Santa Maria Liberatrice has been the scene of a lot of commotion in our neighborhood lately. The past week the church has been celebrating both the festival of its patron saint and its centennial. On Sunday the 25th, the church finished this festival by bringing their statue of Maria out and parading her through the streets. Mia was caught in the path of the parade on her way home from the Sede. I was able to pick up some of the fliers for the event during one of my visits to the church and both feature two images on the cover; the church and the statue of Maria with her child. The statue portrerys a very adultish baby Jesus who is waving to the crowd and a Mary with a sort of surprised face with a distant stare. It seems as though the two facial expressions should reversed since one is supposed to an adult and the other an infant.
On the following Sunday, the first of June, I visited a much quieter San Maria Liberatrice. I went in about a half an hour after the morning service. There was one confessional open and a few people dotted throughout the church. I took a seat in the back and took some notes. Most of the parishioners were sitting and praying, but some were kneeling. The entire time I visited, no one went to take confession. I found this confusing, because I thought that the increased privacy of such a time would make it ideal for taking confession. However, some of the faithful who were there might have already given penance and only a few entered, so they're not being in church for confession could have just been a coincidence. It seems likely that someone takes confession regularly at this time or the priest would not take time in the confessional. Although, it is possible that selecting unpopular confessional hours could be a way to get out of performing a lot of confessions. Again, though, I doubt that Sunday morning is a time selected with that intention. In any case, I will have to visit again.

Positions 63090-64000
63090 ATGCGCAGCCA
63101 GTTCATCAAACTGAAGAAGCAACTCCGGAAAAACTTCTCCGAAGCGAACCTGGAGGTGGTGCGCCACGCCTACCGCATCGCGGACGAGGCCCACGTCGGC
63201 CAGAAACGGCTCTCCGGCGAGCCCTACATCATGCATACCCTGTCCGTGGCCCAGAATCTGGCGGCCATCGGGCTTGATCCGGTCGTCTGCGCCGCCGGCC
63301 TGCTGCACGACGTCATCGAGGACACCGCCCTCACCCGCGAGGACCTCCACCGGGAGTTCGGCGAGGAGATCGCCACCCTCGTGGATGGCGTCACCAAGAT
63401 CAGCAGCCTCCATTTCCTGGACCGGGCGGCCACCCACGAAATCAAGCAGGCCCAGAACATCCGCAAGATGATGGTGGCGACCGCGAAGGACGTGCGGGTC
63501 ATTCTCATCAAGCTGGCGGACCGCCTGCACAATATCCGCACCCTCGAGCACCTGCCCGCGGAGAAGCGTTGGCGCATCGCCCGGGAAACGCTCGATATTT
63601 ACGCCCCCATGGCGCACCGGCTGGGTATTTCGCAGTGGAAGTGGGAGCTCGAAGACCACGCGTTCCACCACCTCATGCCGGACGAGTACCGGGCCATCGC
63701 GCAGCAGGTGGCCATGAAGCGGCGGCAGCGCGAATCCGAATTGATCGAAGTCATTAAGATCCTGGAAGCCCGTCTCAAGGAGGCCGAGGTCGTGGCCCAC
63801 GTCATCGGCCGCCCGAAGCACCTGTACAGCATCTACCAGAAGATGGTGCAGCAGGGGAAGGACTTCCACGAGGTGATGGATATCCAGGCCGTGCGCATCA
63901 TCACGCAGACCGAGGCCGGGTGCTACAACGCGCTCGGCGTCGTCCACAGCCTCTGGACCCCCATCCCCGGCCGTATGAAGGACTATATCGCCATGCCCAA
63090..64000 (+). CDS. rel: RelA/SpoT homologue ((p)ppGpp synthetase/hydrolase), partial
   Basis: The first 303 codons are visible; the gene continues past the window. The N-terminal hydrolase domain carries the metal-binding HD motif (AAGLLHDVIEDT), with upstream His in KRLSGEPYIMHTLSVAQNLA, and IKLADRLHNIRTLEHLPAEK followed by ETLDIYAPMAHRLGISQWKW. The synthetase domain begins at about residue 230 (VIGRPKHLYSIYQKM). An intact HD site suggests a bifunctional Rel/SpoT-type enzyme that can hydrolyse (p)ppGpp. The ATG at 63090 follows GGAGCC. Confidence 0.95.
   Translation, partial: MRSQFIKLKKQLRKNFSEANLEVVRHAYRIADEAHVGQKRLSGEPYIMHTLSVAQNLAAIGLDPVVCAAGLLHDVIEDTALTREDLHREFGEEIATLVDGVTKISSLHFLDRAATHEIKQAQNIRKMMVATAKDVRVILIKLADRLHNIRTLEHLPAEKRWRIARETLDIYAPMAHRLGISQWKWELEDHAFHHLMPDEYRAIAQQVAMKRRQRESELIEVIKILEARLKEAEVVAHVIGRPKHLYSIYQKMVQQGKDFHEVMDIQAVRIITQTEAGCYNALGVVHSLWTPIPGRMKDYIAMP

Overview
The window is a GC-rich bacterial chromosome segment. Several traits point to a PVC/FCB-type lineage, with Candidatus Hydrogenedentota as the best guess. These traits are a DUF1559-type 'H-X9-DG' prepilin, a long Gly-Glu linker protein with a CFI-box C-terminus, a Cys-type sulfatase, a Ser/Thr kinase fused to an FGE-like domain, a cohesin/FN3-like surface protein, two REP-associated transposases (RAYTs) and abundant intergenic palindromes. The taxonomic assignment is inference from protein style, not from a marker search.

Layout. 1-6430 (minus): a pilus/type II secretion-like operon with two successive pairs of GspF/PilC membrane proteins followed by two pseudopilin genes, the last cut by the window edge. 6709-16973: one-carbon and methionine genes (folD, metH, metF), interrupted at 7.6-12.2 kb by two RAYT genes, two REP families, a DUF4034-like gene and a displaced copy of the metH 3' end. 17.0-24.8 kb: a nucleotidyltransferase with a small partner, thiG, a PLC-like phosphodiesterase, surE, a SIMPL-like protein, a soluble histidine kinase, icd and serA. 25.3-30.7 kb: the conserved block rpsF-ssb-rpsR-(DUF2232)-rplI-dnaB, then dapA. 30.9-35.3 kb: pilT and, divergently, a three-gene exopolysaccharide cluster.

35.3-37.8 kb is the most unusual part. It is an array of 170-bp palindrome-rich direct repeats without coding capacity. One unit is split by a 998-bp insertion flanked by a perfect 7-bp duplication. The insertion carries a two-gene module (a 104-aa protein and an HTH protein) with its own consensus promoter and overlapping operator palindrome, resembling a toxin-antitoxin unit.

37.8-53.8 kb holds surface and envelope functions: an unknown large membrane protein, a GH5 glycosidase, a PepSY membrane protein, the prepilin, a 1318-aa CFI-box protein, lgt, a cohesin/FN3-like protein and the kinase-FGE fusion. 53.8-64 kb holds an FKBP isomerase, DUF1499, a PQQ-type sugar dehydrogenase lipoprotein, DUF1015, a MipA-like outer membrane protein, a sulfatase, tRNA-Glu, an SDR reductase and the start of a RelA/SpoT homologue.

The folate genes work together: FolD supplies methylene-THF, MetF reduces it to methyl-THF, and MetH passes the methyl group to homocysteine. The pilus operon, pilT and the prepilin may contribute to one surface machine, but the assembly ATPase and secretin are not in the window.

While I sat in San Maria Liberatrice, I took some more notes on the place. One thing that I notices was how bare the ceilings are. Having been to a number of Catholic churches in Rome by this point, I have seen much smaller institutions with elaborately gilded ceilings. I think that the simplicity of Liberatrice's ceiling is probably related to the fact that it is such a new church (100 years is nothing in Rome) and that the neighborhood, Testaccio, is a working-class neighborhood. It is doubtful that the folks there have the money for too many unnecessary decorations. I also noticed an older woman moving a table and some rugs around in the middle of church. The church seems to be a center of activity almost all of the time. Because the building is used for so many events, it is constantly being rearranged, even if in small ones by a single person.